Joint Finance to decide the fate of generations of Wisconsinites today

May 28, 2019

MADISON – Wisconsin is facing a crisis. Today, lawmakers on the Joint Finance Committee will debate and discuss crucial elements of the proposed state budget that address the unsafe drinking water that is having devastating effects on our health.

Failure to adopt the strong recommendations made by Gov. Tony Evers will lead to generations of children drinking polluted water.

One third of Wisconsin’s private wells have tested positive for pesticides. Just recently, 42 percent of wells in a tri-county area in southwest Wisconsin tested positive for bacteria, chemicals, or both. In Kewaunee County one-third of wells are contaminated. In Rock County, one in six of the county’s 11,000 private wells contain harmful bacteria, and one in three wells contain dangerous nitrates. The list goes on and on.

All across Wisconsin, from Superior to Platteville, drinking water is becoming increasingly unsafe.

Bacteria can cause a variety of illnesses and especially hurts our most vulnerable – the elderly and the young. Nitrates are life-threatening to babies and are linked to cancer. Per- and polyfluoroalkyl substances (PFAS) affect growth, learning, and behavior of infants and older children, interfere with the body’s hormones, and increase the risk of cancer.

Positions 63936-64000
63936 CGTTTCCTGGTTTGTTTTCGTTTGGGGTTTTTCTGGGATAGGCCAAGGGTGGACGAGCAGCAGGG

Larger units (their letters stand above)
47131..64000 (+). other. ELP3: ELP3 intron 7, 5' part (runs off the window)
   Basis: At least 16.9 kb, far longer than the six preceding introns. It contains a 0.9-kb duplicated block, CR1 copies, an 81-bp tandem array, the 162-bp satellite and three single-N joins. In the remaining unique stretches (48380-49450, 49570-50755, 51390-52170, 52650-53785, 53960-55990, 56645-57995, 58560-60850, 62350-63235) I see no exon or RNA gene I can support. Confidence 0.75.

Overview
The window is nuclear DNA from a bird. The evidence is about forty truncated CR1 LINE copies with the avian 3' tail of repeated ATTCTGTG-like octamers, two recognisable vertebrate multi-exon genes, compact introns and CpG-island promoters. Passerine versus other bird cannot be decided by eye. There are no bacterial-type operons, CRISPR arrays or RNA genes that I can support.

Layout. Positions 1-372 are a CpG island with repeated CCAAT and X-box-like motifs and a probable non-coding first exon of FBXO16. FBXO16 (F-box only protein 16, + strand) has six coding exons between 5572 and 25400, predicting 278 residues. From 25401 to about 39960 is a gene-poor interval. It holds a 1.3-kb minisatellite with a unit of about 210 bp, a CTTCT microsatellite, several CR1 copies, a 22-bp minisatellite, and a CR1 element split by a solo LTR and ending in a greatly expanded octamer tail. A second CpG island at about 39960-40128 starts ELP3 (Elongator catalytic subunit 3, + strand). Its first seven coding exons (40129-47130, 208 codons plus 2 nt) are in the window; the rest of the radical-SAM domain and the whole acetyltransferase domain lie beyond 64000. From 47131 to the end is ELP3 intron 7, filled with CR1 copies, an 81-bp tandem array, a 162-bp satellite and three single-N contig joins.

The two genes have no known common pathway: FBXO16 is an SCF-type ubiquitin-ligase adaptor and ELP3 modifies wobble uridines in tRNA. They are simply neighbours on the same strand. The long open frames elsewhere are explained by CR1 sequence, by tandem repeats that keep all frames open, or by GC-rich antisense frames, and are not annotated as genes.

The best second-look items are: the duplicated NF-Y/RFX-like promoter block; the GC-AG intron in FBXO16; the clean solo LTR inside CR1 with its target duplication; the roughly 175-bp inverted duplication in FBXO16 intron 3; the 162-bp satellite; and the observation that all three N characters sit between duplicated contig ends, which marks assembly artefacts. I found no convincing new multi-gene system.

Celina Stewart, a mother in Nekoosa, lost her infant daughter to a fatal brain malformation associated with high levels of nitrates. Another Wisconsin mother lost her pregnancy.

Erika Balza, a homeowner in Kewaunee County, was aghast when pure liquid manure ran from her taps. “Brown water events” are reported regularly. During these events there’s so much manure saturating wells, whole communities can’t drink their water. There are families in Algoma who have to haul water from a water kiosk at a local high school.

This public health crisis is hurting individuals and families, particularly children. It will worsen in scope and severity unless our elected leaders take swift and comprehensive action. Today it is imperative members of the Joint Finance Committee approve Gov. Evers’ budget proposals to:

  • Increase CAFO fees to a $660 annual fee and a $3200 application fee.
  • Create five new positions at the DNR to oversee CAFOs – this would bring the DNR up to the recommended staff-to-permit ratio identified in the 2016 legislative audit for the CAFO program.
  • Increase the amount of money available to replace contaminated wells to $800,000 annually. Adopt changes that would allow drinking water wells, not just wells for livestock, to qualify for replacement. Lower limits for nitrates and arsenic to levels where they begin to impact human health.
  • Increase funding for county conservation staff – the boots on the ground who implement critical water quality programs.

“Without comprehensive solutions that provide the resources necessary to end the drinking water crisis in Wisconsin, our elected officials will fail to protect their constituents and will miss a once in a generation opportunity to fix a problem that is plaguing thousands of Wisconsinites,” said Jennifer Giegerich, government affairs director. “This is the time. This is when we must act and invest in solutions, not political maneuvering or band-aid fixes or endless debate. The truth is clear: this is our best opportunity to protect our own health and the health of our children and their children.”

For additional information

Contact Ryan Billingham, communications director, 608-208-1129 or